On Monday I told you about the local open studios tour here in Midland, Texas, and how much fun it was. One thing I wanted to find but didn’t, though, was artwork for sale at a variety of price points. This is something I nag artists about all the time. Sure, you want to sell the work you want to make: you paint large canvases, and that’s what you want to sell. You create elaborate collages, and that’s what you put in your Etsy shop. That’s completely understandable. Artists don’t want to spend precious studio time creating something that isn’t What They Do: making prints, printing notecards, making smaller pieces of whatever-it-is that they make. But it’s important, and here’s why: while I love Jesse Reno’s work, I can’t afford to acquire a collection of his canvasses. I have one that I love, a piece he sent me in a trade we did (Editing for Art: I think I might have found a new calling!), but while it would be amazing to have a whole wall of his work, it’s not going to happen in this house any time soon. So imagine how happy I was to get Jesse’s newsletter this month and find a link to his Etsy shop with these:
When you go there, look around: you’ll see that Jesse also offers prints. This is an excellent plan. Why? My reasoning is this: if someone likes your work but can’t afford to buy a large investment piece, what would you rather they do: walk away from your booth empty-handed, or buy something to take home with them to remind them of your work? If they walk away, they may well forget how much they liked that 4′ x 6′ canvas. Maybe they’ll find something they like almost as much at another booth, something like a print or screen-printed t-shirt that they can afford. If they walk away with a print of your work, though, well: I buy prints and bring them home and frame them and put them on the wall where I can see them every day. When I can afford to invest in something larger, they are there, reminding me of work I love.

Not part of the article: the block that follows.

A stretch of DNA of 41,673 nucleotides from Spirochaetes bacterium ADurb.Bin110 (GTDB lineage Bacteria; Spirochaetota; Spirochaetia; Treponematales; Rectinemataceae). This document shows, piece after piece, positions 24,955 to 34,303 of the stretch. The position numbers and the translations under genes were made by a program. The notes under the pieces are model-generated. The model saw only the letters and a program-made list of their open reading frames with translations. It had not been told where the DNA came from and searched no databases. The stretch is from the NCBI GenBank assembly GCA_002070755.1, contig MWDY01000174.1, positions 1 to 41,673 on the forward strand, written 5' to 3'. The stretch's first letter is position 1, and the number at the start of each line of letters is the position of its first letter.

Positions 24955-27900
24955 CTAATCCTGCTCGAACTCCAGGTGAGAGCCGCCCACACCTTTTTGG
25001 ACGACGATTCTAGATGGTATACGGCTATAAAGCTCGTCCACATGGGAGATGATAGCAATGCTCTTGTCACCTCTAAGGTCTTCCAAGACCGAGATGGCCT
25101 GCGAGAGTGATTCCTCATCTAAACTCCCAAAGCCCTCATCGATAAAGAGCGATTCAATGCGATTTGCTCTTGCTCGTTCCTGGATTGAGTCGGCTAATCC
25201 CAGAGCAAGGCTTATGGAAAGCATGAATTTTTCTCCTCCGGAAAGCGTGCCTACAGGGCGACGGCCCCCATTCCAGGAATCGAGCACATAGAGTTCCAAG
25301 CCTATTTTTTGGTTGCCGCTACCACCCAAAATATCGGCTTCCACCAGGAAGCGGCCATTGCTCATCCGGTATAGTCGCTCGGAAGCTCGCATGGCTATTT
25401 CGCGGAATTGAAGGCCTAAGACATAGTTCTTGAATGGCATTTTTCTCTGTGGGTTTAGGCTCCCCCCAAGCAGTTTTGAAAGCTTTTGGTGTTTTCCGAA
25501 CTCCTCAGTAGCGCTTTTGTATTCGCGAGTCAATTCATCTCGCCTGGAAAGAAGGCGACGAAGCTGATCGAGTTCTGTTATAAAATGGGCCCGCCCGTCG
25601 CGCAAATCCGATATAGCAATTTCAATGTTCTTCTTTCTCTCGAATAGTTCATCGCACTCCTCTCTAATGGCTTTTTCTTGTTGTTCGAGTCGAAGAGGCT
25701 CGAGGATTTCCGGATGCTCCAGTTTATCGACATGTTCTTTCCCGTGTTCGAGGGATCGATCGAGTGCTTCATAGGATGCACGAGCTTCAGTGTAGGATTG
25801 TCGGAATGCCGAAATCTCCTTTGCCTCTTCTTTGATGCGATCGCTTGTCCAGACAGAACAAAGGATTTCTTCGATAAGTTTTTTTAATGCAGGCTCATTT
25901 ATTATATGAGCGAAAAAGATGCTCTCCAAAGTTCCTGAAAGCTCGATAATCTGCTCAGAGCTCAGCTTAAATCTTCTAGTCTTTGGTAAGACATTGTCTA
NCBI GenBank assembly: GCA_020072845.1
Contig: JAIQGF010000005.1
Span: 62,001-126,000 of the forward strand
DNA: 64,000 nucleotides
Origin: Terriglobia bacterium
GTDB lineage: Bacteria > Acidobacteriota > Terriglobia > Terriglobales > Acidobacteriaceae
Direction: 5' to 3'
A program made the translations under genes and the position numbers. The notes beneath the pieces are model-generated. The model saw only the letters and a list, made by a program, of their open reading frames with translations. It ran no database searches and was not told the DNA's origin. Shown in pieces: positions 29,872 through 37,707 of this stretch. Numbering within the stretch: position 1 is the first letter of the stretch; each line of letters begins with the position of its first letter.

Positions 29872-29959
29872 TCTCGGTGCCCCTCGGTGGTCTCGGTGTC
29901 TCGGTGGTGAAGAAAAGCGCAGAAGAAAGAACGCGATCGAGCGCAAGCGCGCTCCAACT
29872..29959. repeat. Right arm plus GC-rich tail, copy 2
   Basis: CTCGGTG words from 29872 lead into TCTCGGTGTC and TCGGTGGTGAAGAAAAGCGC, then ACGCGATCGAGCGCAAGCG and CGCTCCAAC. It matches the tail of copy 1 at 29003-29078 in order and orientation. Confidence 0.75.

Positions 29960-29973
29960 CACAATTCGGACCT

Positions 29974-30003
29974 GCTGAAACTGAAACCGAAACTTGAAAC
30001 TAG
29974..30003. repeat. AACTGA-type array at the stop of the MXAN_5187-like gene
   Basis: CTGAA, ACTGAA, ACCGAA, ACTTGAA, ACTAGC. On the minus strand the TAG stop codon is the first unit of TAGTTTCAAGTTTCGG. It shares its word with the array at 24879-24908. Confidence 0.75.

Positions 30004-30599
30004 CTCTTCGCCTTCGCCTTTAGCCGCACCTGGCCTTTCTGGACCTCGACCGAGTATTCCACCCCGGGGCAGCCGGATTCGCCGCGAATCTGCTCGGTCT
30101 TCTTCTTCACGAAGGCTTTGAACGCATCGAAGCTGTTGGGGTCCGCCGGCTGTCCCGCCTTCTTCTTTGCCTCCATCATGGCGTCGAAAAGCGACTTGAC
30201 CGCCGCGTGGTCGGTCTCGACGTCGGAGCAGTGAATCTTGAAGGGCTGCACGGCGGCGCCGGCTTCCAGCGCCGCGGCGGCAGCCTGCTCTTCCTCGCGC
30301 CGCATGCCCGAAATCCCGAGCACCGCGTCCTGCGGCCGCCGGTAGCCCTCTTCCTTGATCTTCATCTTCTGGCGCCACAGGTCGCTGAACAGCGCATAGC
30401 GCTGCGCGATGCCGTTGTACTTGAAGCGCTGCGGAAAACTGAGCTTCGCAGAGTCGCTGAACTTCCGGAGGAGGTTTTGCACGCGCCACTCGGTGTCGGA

At the studio tour in Midland, there were very few artists who were selling prints or smaller, more affordable work. Most of the work started at several hundred dollars and went up from there, and that cut out sales: if someone buys one large piece from Artist A, they might well want to spend whatever’s left in the budget to buy something smaller from several other artists, if only to remind them of work they want to buy later on. If there’s nothing they can afford after investing in Artist A’s work, though, everyone else loses out, and that’s too bad.
Making prints and t-shirts and notecards and postcards isn’t feasible for everyone, but if your Real Work is expensive enough to be a well-thought-out investment for most people, something that’s going to take some planning and saving, you really might want to consider offering something that’s affordable and memorable, something that will keep people thinking about your work until the day they check the bank balance and go, “Oh, wow. There’s a little extra this month. Hmmmmmmm.”
PS: For mixed media business advice, check out Crafty Superstar, by Grace Dobush
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